A PALEOMAGNETIC AND PETROGRAPHIC ANALYSIS OF UNCONFORMITY SURFACES IN NEVADA AND MISSOURI: POSSIBLE IMPLICATIONS FOR PALEOWEATHERING PROCESSES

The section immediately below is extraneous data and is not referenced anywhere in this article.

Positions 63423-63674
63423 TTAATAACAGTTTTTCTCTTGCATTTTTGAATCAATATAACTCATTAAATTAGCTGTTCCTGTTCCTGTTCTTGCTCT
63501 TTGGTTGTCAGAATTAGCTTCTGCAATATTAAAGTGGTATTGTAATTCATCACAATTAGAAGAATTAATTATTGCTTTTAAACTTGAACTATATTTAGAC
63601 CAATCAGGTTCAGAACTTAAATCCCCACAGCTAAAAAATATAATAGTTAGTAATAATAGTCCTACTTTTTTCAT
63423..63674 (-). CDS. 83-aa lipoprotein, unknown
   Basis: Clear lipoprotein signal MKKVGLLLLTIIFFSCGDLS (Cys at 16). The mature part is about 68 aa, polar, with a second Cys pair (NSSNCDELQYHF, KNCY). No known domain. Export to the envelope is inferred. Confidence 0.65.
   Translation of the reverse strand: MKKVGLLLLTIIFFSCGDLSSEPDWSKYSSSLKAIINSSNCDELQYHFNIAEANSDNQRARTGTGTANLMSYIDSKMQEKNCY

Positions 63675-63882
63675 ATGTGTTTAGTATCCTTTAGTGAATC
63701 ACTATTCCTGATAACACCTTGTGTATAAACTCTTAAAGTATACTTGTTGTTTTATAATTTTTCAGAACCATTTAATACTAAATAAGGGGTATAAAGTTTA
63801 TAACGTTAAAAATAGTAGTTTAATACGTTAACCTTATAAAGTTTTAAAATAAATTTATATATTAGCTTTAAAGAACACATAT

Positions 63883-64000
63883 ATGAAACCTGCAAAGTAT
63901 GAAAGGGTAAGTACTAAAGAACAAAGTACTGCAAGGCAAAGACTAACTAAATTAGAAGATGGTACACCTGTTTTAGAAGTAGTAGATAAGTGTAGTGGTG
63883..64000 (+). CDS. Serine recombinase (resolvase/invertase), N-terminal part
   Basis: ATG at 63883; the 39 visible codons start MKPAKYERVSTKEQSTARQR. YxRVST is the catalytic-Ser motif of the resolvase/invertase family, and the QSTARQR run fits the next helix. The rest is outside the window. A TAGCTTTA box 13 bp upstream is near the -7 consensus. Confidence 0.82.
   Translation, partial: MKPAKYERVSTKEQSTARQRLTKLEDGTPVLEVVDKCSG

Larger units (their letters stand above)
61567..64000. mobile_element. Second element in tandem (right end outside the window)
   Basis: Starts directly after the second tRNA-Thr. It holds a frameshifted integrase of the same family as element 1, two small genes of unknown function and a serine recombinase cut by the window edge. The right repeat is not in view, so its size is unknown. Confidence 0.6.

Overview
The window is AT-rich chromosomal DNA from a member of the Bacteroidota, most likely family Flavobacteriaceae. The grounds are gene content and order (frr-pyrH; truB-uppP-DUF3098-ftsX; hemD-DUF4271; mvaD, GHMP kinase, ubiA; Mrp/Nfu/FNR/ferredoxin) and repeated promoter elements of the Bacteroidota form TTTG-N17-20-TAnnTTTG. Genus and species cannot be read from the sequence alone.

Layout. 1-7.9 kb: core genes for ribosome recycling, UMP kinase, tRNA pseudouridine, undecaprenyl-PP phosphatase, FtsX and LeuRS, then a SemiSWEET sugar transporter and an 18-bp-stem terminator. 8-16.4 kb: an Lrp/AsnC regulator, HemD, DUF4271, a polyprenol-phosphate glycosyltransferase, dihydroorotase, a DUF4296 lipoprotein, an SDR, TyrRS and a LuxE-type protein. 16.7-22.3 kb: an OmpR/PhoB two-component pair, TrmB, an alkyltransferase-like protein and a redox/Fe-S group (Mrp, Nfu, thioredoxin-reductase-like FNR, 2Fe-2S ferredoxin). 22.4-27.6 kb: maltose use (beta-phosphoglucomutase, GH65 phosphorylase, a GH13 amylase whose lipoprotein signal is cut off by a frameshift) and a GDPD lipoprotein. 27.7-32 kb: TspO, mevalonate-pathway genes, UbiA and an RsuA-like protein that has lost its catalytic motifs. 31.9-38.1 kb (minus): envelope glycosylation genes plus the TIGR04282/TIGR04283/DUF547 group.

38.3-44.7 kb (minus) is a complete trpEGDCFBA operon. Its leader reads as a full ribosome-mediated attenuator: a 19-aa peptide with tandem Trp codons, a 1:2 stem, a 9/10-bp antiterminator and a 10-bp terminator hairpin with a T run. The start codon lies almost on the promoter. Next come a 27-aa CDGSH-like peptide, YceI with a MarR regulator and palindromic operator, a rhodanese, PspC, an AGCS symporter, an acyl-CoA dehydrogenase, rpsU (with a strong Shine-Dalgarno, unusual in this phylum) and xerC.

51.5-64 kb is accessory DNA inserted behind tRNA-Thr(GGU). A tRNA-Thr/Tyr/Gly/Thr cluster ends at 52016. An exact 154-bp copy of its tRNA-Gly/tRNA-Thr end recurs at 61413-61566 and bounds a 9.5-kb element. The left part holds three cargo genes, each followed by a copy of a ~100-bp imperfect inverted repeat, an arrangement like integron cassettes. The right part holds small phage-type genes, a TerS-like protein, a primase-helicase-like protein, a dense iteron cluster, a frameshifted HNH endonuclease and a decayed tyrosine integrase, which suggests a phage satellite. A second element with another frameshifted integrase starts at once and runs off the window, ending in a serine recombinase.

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Paleomagnetic dating has proven to be a valuable tool in dating geologically significant events such as timing of deposition, deformation, or diagenesis. When combined with petrographic methods and field relationships, we can often accurately constrain the timing of these events and elucidate a more complete picture of the geologic history of a formation or region. This study combines paleomagnetic, petrographic, and rock magnetic study of crystalline basement rocks, their upper bounding unconformity, and overlying sedimentary cover in two locations in Nevada and Missouri. First, the unconformity between the Proterozoic Vishnu Group granites and schists and overlying Cambrian Tapeats Sandstone in southern Nevada represent almost one billion years of missing rock record. Prior to deposition of the Tapeats, it is likely that the Vishnu underwent subaerial exposure for an extended period of time and may have recorded surficial processes caused by the penetration of supergene fluids enriched in weathered material. Paleomagnetic and rock magnetic analysis of Vishnu and Tapeats specimens revealed stable ancient magnetizations in both lithologies. A characteristic remanent magnetization held primarily in magnetite in rocks from four Vishnu sites exhibits north to northeasterly declinations and moderately steep up inclinations and yields a paleopole at 16.3°S latitude and 129.9°W longitude, which falls near the Mesoproterozoic portion of the apparent polar wander path for North America. This magnetization was likely acquired during the end stages of metamorphism in the Mesoproterozoic and is interpreted as a thermoremanent magnetization acquired during cooling following metamorphism. Petrographic analysis of Vishnu specimens reveals the presence of titanomagnetite as an igneous accessory mineral in the rocks. Magnetizations in the Tapeats Sandstone, although stable, contain scattered directions and are interpreted as the product of time-progressive acquisition of magnetizations in hematite grains acquired over a long period of time. Unfavorable local climatic conditions or subsequently eroded sedimentary units may have prevented the basement from acquiring or preserving a magnetization in hematite during exposure in the late Proterozoic. The second part of this work evaluates the Proterozoic Butler Hill Granite and Grassy Mountain Ignimbrite and overlying Cambrian Lamotte Sandstone of the St. Francois Mountains in southeastern Missouri. Like the unconformity surface in Nevada, the contact between basement and sedimentary cover in Missouri represents nearly one billion years of time and is known to contain variable topographic relief on the surface of the Proterozoic basement. Paleomagnetic directions in the igneous rocks are westerly and moderately steep down, corresponding to a paleopole of 3.4°S latitude and 145.1°W longitude, agreeing with a previously published primary Mesoproterozoic (1.476 ± 16 Ma) magnetization. This is interpreted as a primary magnetization held predominantly in magnetite acquired during emplacement and eruption of the rocks. Petrographic and rock magnetic analysis confirms magnetite as the magnetic carrier. The Lamotte Sandstone contains a stable ancient magnetization with southeasterly declinations and moderate down inclinations, corresponding to a paleopole of 14.7°N latitude and 126°W longitude, on the Silurian portion of the apparent polar wander path for North America, with an error ellipse that overlaps the Mississippian. This is interpreted as a chemical remanent magnetization held in magnetite acquired during the late Devonian to early Mississippian from subsurface fluid flow in the St. Francois aquifer during movement of Fe-rich ore-forming hydrothermal fluids. The silica-rich, impermeable Grassy Mountain Ignimbrite likely served as a protective seal for the crystalline basement and prevented penetration of supergene or orogenic fluids into the upper basement rocks, preserving the primary magnetization held in the ignimbrite and the Butler Hill Granite.
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